My Social Anxiety Disorder was pretty intense. I was diagnosed right after I graduated from Primary School and was unable to attend mainstream High School.

Eccentric teenage years were spent soaking anything up to do with history and reading; I loved it!  I was obsessed with the royal family and was in love with the idea of London. All the books I read seemed to be set there, and of course, it was home to the British Royal Family. It was a dream that deep down I wanted so much to experience.  

But for a girl who couldn’t leave the house without her Mum at 16 years of age or even answer the phone, that dream seemed pretty impossible.

The road to recovery was long and hard and filled with many moments of amazing triumphs and frightening setbacks. But slowly I was beginning to live a life and being able to cope with my anxiety.

I’d been talking to my friend about going to London for over a year, but we could never get the dates right. In May 2017, I got fed up. I decided that I wanted to go on my terms and I booked a trip to the UK.

By.

My.

Self.

Of course, I was freaking out.

As the November date loomed closer, I thought of a million and one ways to get out of it. My most creative idea was the good old fashioned fall and leg break trick right before I left.  I wouldn’t be able to go, and I might get the money back from insurance, it was a win-win solution!

Panic attacks ensued and I was sure something horrific was going to happen to me overseas. I kept thinking ‘How silly am I to think I would be able to travel to a country I had never been to before all by myself?’ These thoughts kept playing over and over in my mind, but  I pushed through.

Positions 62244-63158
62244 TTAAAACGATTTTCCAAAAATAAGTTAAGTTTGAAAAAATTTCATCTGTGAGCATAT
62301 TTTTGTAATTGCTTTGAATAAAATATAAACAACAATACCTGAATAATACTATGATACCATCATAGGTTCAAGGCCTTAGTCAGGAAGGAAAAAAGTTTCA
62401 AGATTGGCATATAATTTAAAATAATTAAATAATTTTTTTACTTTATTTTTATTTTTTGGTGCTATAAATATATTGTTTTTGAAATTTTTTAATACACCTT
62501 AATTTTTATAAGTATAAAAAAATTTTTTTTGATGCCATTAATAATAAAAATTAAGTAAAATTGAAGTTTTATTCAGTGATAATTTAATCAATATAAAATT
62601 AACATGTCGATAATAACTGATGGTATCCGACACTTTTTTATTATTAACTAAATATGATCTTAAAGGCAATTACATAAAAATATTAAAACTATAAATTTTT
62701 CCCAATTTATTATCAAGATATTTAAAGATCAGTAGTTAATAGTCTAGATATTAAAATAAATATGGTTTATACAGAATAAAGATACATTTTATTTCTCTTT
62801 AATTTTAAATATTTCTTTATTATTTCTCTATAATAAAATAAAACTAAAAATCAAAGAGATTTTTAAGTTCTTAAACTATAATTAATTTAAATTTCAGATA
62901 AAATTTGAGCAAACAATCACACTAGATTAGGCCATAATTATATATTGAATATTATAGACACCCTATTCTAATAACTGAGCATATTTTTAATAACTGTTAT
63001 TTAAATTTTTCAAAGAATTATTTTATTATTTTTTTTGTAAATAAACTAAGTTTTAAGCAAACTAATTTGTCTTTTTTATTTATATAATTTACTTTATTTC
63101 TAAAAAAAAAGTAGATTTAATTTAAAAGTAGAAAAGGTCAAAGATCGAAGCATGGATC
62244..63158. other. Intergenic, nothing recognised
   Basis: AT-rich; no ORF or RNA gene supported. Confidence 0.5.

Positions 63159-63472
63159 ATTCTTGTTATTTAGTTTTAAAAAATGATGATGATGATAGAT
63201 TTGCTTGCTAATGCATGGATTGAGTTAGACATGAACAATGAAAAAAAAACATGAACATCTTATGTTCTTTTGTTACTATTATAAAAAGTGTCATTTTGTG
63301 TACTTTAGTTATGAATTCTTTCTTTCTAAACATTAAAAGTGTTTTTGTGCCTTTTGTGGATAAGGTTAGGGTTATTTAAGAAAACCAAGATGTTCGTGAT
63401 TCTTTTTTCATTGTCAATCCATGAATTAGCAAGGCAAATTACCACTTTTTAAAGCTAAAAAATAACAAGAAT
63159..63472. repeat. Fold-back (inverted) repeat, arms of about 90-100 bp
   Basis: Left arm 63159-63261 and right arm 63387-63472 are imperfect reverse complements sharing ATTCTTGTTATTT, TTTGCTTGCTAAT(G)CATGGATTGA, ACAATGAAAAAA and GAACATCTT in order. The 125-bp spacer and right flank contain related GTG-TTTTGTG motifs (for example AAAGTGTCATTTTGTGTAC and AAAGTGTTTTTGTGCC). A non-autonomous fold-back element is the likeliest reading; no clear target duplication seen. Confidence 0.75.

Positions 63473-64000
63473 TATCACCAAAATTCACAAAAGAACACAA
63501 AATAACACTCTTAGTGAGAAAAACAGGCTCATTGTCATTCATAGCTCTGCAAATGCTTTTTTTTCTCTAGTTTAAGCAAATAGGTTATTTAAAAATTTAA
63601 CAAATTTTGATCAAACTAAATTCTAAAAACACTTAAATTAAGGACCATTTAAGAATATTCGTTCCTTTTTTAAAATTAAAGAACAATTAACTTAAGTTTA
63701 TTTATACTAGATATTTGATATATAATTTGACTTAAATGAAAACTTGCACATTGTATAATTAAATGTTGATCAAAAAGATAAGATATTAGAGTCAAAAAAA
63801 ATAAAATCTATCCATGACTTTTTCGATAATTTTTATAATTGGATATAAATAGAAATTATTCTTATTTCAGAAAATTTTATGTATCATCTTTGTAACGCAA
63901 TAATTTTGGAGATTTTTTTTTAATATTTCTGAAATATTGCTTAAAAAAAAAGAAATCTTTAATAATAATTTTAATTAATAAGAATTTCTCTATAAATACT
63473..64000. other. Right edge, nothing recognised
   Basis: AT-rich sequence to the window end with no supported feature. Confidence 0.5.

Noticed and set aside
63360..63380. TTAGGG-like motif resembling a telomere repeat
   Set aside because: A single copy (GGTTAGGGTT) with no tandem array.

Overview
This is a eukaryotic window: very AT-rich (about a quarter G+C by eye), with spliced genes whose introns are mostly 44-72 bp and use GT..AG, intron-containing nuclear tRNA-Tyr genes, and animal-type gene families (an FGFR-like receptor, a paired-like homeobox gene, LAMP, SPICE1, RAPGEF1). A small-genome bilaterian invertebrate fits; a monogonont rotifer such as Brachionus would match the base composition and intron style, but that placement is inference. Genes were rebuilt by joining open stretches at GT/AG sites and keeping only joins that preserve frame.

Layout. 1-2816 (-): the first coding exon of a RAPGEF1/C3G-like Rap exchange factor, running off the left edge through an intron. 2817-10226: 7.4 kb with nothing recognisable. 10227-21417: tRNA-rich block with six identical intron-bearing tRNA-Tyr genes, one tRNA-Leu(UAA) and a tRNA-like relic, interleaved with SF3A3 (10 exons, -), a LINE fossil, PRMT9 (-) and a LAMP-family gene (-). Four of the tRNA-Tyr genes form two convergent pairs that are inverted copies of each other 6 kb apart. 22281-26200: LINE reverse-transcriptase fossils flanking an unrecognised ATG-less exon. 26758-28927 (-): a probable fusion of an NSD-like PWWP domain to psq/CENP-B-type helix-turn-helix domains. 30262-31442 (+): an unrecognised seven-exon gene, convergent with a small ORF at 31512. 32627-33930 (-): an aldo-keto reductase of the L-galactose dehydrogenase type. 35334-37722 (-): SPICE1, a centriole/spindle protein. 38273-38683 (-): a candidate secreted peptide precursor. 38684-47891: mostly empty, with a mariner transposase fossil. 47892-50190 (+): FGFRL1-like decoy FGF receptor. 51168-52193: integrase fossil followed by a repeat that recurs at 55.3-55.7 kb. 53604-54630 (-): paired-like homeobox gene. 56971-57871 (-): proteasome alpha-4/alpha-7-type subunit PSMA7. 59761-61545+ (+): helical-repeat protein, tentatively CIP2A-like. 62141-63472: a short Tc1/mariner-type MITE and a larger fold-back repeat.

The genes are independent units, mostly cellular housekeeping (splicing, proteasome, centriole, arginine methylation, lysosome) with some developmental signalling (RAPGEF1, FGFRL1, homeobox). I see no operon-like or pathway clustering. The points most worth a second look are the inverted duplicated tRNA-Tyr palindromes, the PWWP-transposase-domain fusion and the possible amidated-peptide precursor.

Finally, the big day arrived, dread-filled would be the way to describe it.

I am pretty stubborn, and I didn’t want to waste all that money I had already spent on the trip. Something inside me just knew I had to go. This was my motivator.

The flight was long but nowhere near as scary as I thought. People are kind, especially when you are a solo female traveler. But I was pleasantly surprised to see I wasn’t the only one. Young women taking on the world filled the flight. It was awesome.

As the flight descended into a gloomy and cold London evening, the pilot announced our arrival with ‘Welcome to London’ over the speaker. It was and will always be one of the most defining moments of my life.

I couldn’t believe it.